In his essay, Grafton also talks about Priestley’s invention, the Chart of Biography. “Among the most important events of this period was the publication in 1765 of the Chart of Biography…” (Grafton, p. 19). This chart, revolutionary for its time, revealed the dates of birth and death of historical figures. In conclusion to this chart, Priestley and other theorists firmly believed that a linear timeline does not in fact help the user comprehend the information. Priestley’s chart was the first of its time and set the benchmark for timelines leading all the way up until today.

1765 version of The Chart of Biography

1765 version of The Chart of Biography


Downfalls of TimeMapper

Throughout my past experiences, I always believed that timelines were very useful in terms of understanding history. For starters a good timeline is aesthically pleasing and they can provide a perspective of important events occurring throughout the world. For example, when I am learning about the Civil War I can take a look at a timeline and see what events are occurring in other areas and see if they are relevant as timelines allow for easy comparisons, patterns to be observed, and interpretations to be made. In the article, Rosenberg and Grafton put a lot of emphasize on lines as the means of representing time. This illustrates how simple but still useful timelines can be. One simple line can give “visions of past and future,” which illustrates the importance of chronology (Rosenberg, Grafton, 11). Chronology is significant in understanding history because events in the past, drive the future. Through studying time, historians can make assessments as to why certain events occurred and what spurred them on. It is important to note that although a timeline may appear as simply a line, the makers of timelines must be given a lot of credit. Timelines can be difficult to create as Rosenberg and Grafton point out, because the events must “be revealed as possessing a structure, an order of meaning, that they do not possess as mere sequence” (11). It is not enough to place events together, they should have a deeper meaning that can be analyzed.

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Although I am a huge proponent of timelines, I do not find the TimeMapper that we made in this class very helpful. The timeline is very squished together which makes it difficult to search for connections among the events. Additionally, events related to history, sports, english, and miscellaneous events are all put together on the timeline. It would have been more helpful if we split up the events by category in order to make the events easier to analyze. The way I went about analyzing the connections and relevance among the events was by clicking each one and reading through the description given. By doing so, I was able to find some interesting connections. This timeline made it possible for me to discover that in the 1860’s the Suez Canal opened, the first bicycle was invented, the Pony Express was founded, and the first continental railroad was constructed. All of these four events are related to traveling and communication, which makes me wonder if there is a reason as to why they were invented around the same time, and if the makings of one or two inspired the others to be created. I would not be able to dig deeper into this connection if this timeline did not help me notice that they all began in the same period of time.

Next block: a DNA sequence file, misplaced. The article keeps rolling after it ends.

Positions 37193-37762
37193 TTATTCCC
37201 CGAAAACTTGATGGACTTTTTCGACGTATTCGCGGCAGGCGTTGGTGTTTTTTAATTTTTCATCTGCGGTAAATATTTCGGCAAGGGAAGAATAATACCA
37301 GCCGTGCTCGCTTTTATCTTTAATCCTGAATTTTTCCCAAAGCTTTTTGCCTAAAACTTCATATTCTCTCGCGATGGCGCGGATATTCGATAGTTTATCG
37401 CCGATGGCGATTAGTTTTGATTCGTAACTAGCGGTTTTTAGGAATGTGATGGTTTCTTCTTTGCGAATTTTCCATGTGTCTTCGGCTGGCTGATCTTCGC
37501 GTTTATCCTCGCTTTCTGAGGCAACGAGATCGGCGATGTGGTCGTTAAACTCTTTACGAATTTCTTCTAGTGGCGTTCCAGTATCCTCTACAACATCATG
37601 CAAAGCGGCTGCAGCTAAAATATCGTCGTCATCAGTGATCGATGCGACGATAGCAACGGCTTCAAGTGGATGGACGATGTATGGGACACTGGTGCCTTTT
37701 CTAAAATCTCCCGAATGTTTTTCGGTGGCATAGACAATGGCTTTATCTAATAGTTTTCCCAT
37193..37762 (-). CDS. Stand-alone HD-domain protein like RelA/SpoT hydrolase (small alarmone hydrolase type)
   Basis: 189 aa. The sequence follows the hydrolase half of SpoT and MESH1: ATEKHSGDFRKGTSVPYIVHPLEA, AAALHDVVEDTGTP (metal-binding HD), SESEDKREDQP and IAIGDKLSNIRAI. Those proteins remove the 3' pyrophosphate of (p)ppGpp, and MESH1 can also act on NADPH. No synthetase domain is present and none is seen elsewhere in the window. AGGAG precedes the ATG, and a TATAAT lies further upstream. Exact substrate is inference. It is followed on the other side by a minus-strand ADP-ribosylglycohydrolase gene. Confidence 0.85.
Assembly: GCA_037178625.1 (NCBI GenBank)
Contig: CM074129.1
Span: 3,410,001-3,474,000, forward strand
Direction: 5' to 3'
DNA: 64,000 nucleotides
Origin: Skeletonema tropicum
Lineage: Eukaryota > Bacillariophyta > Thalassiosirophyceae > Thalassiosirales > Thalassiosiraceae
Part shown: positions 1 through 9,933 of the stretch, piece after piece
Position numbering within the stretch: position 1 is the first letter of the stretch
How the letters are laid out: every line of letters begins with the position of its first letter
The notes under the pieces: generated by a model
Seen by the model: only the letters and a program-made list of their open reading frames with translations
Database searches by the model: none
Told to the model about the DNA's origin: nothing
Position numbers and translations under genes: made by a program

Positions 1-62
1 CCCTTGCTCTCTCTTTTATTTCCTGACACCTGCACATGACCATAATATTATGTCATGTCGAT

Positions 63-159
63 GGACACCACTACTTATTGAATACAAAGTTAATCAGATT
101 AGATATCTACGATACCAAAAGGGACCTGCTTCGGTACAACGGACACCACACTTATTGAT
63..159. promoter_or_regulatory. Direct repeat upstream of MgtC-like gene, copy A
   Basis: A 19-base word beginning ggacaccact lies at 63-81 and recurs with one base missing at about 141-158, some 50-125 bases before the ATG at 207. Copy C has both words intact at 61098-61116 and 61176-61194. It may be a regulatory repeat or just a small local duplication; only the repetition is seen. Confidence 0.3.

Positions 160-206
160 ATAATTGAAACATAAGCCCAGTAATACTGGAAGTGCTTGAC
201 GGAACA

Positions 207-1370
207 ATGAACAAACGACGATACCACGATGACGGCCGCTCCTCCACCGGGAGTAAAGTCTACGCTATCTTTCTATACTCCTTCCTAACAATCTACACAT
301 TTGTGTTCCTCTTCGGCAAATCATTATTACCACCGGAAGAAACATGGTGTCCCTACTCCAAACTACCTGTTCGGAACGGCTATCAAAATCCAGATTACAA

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One aspect of the TimeMapper that I did think was useful was the map. The map had blue ticks of where each event took place, and by scrolling over the blue ticks, you could see which event occurred there. For example, through the map I can find out that the First Transcontinental Railroad Construction occurred in North America. I could then continue clicking through the blue ticks on North America to discover other important events that happened in the 1860’s. I think that it is important to not only analyze events by times, but also by location too.

Since James Merrill Linn only discuses events that are specifically related to hScreen Shot 2014-10-05 at 7.32.42 PMim, and not in the world around him this timeline serves as a useful tool to enlighten us of the global issues and accomplishments of Linn’s time. For example, through this timeline I was able to discover that in 1861 the Fall of Fort Sumter was the battle that began the Civil War. This is important because it gives background to Linn’s experiences during the Civil War, and we can literally see where his diary entries fit in. There are other events that are specifically relevant to Linn and the Civil War such as the secession of the Southern States. Through this timeline I learned of important events that occurred both prior and during the war that Linn failed to discuss or mention in his diary entries.